Description : A cellulose fabric with superb drape, comfort, color, lustre and resistance to moths, but which loses color with wear, perspiration and dry cleaning. It is soft, smooth, dry and resilient, but also breathes, dries quickly and generates no static cling effect, making it a more comfortable synthetic fibre to wear than many others. Indeed, it is cool in the summer and warm in the winter. It's superb draping qualities make it a consistent choice for garment linings. It is also blended with silk, cotton, wool, nylon and other fibres to provide the resultant fabric with wrinkle recovery properties, good handle and drape, and quick drying among other properties.
Fabrication : This fibre is obtained by deconstructing wood or cotton pulp into a purified white cellulose liquid.
Subtypes : Different variants exist, including Aceta, Albene, Fortisan, Rhodia and Setilose.
Acetate lining (Courtesy of, color treatment and washing characteristics : Acetate takes on deep and brilliant shades of dyeing that are colorfast, but it requires a special type of dye. It doesn't shrink with washing. It is not a particularly strong fibre, however, and loses strength when wet. Acetate can be dyed as a yarn and then woven together with other fibres to create patterns, or it can be solution-dyed after woven with good color fastness. It usually requires dry cleaning, however. Most acetate fabrics require drycleaning - a few can be hand washed in a mild detergent.
Draping properties :
Cutting properties : Many acetate fabrics are easily marred by pinholes, seam ripping and water spots. You should use superfine pins and try to keep pins in the seam allowance.
Sewing challenges : Acetate has low heat resistance, meaning that it must be ironed or pressed with a cool iron, or the fabric will melt. Also, both acetate and triacetate require the use of fine and fresh needles, as the fabric tends to pucker and form bubbles along the seam lines. Bulky finishes should be avoided, on hems for example. When possible, avoiding making seams on the straight grain.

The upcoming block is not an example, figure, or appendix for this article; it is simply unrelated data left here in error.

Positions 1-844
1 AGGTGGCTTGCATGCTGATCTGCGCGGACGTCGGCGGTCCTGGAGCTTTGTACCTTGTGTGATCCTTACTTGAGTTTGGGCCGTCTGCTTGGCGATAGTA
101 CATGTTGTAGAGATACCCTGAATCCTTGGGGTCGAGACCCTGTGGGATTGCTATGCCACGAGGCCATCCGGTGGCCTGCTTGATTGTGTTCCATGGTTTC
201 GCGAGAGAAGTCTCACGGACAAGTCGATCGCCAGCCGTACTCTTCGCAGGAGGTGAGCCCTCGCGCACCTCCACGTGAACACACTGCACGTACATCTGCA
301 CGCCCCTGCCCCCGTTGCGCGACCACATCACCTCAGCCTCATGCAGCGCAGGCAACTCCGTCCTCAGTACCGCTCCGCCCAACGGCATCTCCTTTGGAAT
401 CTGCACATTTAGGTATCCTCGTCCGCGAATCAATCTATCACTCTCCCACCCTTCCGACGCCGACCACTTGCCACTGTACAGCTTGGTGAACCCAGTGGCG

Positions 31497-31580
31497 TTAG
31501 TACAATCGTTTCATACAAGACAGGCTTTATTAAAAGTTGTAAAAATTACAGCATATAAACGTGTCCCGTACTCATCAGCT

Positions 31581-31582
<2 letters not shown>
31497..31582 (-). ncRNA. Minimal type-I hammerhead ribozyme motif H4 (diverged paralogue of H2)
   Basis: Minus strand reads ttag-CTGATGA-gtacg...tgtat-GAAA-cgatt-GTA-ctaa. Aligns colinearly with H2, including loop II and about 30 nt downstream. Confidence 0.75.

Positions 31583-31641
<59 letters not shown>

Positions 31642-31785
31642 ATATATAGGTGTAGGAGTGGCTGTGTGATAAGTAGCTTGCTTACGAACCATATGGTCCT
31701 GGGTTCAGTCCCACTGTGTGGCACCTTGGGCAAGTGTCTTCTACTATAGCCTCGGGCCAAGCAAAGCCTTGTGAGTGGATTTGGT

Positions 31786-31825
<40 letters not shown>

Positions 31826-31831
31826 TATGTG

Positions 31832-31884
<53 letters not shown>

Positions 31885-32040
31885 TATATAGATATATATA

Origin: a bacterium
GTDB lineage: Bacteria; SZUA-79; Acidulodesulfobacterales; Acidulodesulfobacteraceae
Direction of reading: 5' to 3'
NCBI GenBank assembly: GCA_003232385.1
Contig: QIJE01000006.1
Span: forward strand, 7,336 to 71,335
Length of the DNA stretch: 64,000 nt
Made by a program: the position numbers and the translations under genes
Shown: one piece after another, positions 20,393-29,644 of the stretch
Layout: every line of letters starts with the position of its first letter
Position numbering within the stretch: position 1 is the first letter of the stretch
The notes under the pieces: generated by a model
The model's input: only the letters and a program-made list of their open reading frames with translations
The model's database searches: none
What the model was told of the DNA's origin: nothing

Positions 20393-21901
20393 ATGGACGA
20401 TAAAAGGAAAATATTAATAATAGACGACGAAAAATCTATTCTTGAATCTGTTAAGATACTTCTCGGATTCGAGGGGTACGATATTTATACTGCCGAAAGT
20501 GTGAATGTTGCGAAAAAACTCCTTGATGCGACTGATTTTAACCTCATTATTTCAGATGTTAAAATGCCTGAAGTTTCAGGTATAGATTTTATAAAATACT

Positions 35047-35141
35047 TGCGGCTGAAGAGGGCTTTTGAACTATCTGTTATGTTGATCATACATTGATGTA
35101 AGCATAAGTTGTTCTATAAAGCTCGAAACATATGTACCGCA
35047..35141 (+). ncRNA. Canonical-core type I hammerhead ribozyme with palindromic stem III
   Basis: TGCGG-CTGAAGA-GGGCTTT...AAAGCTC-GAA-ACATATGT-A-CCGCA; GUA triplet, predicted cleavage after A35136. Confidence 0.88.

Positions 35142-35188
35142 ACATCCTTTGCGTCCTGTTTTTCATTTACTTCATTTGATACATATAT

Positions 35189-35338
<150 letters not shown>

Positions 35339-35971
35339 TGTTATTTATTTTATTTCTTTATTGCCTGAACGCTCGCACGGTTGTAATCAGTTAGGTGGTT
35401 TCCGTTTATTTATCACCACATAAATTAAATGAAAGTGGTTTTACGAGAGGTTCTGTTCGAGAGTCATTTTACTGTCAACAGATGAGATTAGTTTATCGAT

Example creations : jacket, purse,
Acetate fabric with diamond pattern (Courtesy of worldwide : Used in linings, blouses and dresses, some sportswear, wedding attire, party attire, evening wear and lounge wear.
Origins and history : Originally introduced as early as 1865, this semi-synthetic fibre was developed at the beginning of the 20th century by two young Swiss chemists, Camille Dreyfus and his brother Henri. However, it wasn't until just before the outbreak of the First World War that a commercially viable textile form of acetate was developed, essentially as a competing product to silk. This was trademarked as Celanese in 1924. Strongly resisted by the silk industry, acetate finally found its place due to its property of holding a crease - this became the basis of a new industry in commercial pleated fabrics.
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